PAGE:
No one gasped Wednesday night at St. James United Methodist Church as the Rev. Jeremiah A. Wright Jr. spoke. No one in the packed multiracial audience got up in disgust and walked out.
But people did laugh a lot, applaud a great deal and gave the controversial pastor emeritus of Trinity United Church of Christ in Chicago a standing ovation after his hour-long lecture titled “Another World is Possible.”
Wright made headlines in 2008 for sermons viewed as critical of America when he was presidential candidate Barack Obama’s longtime minister. Obama denounced Wright, left the church and went on to win the presidency. Wright shrugged it off as politics, and he was right.
Wright, who was in the Kansas City area to deliver the St. Paul School of Theology Cleaver Program in Religion and Public Life, explained Wednesday night that the culture in which we live has Eurocentric roots of imperialism. It continues to create a “distorted sense in which we view others,” he said.
It causes Americans to see all others who are not like them as deficient. A “racist theology created the world in which we see others as inferior,” he said.
“We are normal, and they are abnormal,” Wright said. History books, literature, the media and pop culture view colonists as good and Native Americans as savages.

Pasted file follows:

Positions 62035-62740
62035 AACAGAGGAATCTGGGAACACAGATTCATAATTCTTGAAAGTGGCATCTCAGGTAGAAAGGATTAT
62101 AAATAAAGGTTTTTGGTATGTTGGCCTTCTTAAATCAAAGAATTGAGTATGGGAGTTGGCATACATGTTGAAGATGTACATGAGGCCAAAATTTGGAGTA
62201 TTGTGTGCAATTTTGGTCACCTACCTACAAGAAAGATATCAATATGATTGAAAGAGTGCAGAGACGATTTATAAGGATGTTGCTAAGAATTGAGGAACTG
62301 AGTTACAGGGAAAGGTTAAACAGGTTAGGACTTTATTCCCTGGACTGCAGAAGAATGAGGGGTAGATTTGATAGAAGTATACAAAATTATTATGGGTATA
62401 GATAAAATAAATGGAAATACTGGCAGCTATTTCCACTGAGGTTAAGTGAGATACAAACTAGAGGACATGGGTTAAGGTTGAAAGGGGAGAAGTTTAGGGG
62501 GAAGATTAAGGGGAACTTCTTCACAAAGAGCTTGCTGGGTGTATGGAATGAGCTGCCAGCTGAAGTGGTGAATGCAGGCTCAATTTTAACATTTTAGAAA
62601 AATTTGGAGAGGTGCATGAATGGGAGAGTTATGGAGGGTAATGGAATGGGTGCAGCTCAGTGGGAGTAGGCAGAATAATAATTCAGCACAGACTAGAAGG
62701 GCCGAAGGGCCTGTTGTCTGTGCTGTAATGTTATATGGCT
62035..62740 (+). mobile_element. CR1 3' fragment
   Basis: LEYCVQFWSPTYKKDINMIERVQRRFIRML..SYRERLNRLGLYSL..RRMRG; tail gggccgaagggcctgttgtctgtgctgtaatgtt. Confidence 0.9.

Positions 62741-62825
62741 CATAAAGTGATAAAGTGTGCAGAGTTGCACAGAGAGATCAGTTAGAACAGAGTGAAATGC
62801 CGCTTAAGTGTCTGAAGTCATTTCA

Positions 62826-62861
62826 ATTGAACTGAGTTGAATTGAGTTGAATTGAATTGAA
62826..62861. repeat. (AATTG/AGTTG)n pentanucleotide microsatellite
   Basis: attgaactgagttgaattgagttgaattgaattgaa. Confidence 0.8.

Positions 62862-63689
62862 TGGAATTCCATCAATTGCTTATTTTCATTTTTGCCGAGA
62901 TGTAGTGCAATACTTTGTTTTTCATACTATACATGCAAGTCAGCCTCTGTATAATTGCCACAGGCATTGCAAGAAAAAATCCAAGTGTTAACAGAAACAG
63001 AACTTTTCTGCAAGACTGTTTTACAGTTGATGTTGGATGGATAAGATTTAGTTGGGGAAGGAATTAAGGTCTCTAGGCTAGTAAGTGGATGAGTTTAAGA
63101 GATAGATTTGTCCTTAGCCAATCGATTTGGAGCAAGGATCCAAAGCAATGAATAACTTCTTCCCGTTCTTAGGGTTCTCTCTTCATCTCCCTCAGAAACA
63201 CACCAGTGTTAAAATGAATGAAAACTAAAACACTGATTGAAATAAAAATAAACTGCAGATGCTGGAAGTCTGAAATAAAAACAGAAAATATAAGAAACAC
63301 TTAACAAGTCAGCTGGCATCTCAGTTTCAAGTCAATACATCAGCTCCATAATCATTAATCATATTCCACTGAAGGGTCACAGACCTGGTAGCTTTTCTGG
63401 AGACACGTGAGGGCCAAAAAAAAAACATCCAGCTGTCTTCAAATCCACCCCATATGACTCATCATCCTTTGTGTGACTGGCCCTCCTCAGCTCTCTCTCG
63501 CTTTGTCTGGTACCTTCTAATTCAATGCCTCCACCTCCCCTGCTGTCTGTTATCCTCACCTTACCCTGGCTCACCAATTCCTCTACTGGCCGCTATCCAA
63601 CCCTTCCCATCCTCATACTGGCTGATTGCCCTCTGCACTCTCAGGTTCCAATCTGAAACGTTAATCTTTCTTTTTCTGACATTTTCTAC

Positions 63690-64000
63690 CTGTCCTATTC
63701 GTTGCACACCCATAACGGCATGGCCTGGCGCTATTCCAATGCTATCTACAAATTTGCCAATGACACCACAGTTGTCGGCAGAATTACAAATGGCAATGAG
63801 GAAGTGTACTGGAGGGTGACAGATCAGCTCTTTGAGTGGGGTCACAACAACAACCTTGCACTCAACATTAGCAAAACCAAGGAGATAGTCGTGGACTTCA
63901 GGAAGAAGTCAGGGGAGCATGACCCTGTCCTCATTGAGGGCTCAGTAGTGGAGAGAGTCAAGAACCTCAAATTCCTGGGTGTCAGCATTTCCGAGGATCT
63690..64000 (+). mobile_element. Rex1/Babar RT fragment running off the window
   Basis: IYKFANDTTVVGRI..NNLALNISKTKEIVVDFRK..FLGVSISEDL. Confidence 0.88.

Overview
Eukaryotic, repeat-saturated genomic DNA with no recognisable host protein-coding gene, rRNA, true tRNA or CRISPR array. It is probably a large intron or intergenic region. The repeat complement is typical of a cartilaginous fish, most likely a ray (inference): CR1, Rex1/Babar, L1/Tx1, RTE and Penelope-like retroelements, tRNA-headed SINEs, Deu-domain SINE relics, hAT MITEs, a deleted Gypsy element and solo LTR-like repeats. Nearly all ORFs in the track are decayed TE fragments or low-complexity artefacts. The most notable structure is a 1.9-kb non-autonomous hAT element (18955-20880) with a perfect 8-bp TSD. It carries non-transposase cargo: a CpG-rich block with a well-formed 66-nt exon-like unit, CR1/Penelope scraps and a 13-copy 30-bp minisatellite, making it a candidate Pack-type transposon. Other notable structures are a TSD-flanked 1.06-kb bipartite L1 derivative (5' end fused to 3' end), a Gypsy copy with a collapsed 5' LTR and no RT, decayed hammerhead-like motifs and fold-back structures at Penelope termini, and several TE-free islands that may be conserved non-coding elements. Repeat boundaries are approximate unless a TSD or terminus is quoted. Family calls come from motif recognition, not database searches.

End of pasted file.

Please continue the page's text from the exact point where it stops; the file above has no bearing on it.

White people are held up as superior, and people of color are put down as inferior. “Skin color determines whether one is civilized or not,” Wright said.
That thinking is baked into the Constitution. He told the audience that people instead should view others and their contributions to humanity from a “polycentric perspective,” seeking points of commonality.
“I would like to suggest that another world is possible,” Wright said. It is one in which the literature, history, struggles and accomplishments of all people are viewed as equally significant.
Wright said we also have to accept that different people learn differently. It’s not wrong on inferior, just different, he said.
Intelligence tests now only show how much of the dominant, white, Eurocentric culture students have assimilated. They don’t test actual intelligence.
“We need to listen with minds that seek to understand,” Wright said.